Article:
The Namibian mining industry is set to increase its worth to about N$37.8-billion by 2017, says investment and development adviser Africa Practice.
An initial study in October 2012 showed the industry would be worth about N$40-billion by 2016; the revised figures were released in March.
“Canadian research body The Fraser Institute’s yearly survey of mining companies for 2012/13 ranked Namibia as the third most favourable mining destination on the African continent after Botswana and Morocco, highlighting its key strengths in regulation certainty and the availability of labour and skills,” says Africa Practice.
The company notes that Namibia is a producer of world-class, gem-quality rough diamonds and is the world’s fourth-largest producer of uranium after Kazakhstan, Canada and Australia.
“The country also produces large quan- tities of special high-grade zinc and acid-grade fluorspar, as well as gold bullion, blister copper, lead concentrate, salt and dimension stone, with diamonds being the country’s best-performing commodity.
“The mining industry continues to be Namibia’s largest contributor to gross domestic product (GDP), boosted by the good performance of the diamond sector. Minerals account for 58% of Namibia’s exports, with diamonds being the major contributor,” Africa Practice notes.
Mining accounts for 8% of Namibia’s GDP, providing more than 50% of the country’s foreign exchange earnings. The industry also accounts for almost a quarter of all fixed investments in the country, with sector invest- ing earning about N$4.3-billion in 2010, Africa Practice states, adding that a significant amount of exploration expenditure is not cap- tured in the official statistics, which means that the true figure is likely to be higher than that.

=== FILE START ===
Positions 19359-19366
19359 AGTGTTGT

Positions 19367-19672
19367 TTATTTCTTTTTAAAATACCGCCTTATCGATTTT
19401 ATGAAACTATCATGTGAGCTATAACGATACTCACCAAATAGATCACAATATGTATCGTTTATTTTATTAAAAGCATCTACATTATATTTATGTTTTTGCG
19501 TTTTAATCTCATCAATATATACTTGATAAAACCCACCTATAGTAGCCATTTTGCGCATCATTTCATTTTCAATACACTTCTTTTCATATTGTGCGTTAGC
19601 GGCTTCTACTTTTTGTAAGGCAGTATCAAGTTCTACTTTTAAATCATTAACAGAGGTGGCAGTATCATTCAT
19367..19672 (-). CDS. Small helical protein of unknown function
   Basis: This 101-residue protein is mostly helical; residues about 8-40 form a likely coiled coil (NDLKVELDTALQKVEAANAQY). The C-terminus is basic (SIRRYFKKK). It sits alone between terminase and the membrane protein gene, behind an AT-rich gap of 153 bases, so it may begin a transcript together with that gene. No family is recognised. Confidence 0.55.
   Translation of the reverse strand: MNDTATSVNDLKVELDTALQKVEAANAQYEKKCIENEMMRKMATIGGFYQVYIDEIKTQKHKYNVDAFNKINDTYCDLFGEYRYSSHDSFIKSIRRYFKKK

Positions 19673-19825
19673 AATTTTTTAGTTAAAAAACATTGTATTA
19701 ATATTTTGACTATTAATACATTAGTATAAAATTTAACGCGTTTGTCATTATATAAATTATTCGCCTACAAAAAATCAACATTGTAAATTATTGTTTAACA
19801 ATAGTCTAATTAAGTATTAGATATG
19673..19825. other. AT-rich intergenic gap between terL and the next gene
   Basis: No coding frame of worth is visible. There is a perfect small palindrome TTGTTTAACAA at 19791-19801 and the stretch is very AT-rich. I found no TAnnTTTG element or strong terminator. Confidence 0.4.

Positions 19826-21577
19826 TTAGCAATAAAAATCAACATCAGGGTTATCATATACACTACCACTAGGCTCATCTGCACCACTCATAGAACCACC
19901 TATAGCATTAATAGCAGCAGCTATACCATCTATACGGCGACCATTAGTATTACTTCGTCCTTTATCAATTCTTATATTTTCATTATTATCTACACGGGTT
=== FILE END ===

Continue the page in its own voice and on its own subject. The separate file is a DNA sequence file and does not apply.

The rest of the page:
Currently, five major mining operations in Namibia generate more than 95% of the country’s mining income. These are Namdeb, in Sperregebeit, a diamond mine jointly owned by the Namibian government and diamond mining giant De Beers; zinc mine Rosh Pinah, owned by minerals giant Exxaro Resources; the Rössing uranium mine, the world’s fifth-largest uranium mine, owned by international mining giant Rio Tinto; the Tsumeb operation, owned by the Tsumeb Corporation, which mines and smelts copper and other base metals; and the Navachab gold mine, near Karibi, owned by international mining giant AngloGold Ashanti.
The company notes that, as with many jurisdictions across Africa, sentiment has been increasingly swayed toward the adoption of resource nationalism in Namibia, as government has indicated that the industry should contribute more to the welfare of the country.
The maximum tax rate on a mining company is 25%. Most mining companies pay between 25% and 40%, with diamond mines taxed at 55%. Corporate tax of 40% applies to profits from nonmining activities in the country.
“Currently, mining royalties and taxes contribute up to a quarter of government revenue. The Namibian government proposed a more robust mining tax last year, which may become a hurdle for the growth of the industry.
“New tax proposals include a 15% tax on exports of raw materials. Government is planning to establish dedicated mining tax offices under this new directorate,” states Africa Practice.
The company adds that Namibia’s New Equitable Economic Empowerment Frame- work (NEEEF), introduced in 2012, is considered to be similar to South Africa’s broad-based black economic-empowerment (BBBEE) policy.
“The policy is yet to be legislated, but will have a wide impact on the country’s minerals sector. The NEEEF, like BBBEE, will require mineral operations to yield stakes to the country’s black population,” says Africa Practice.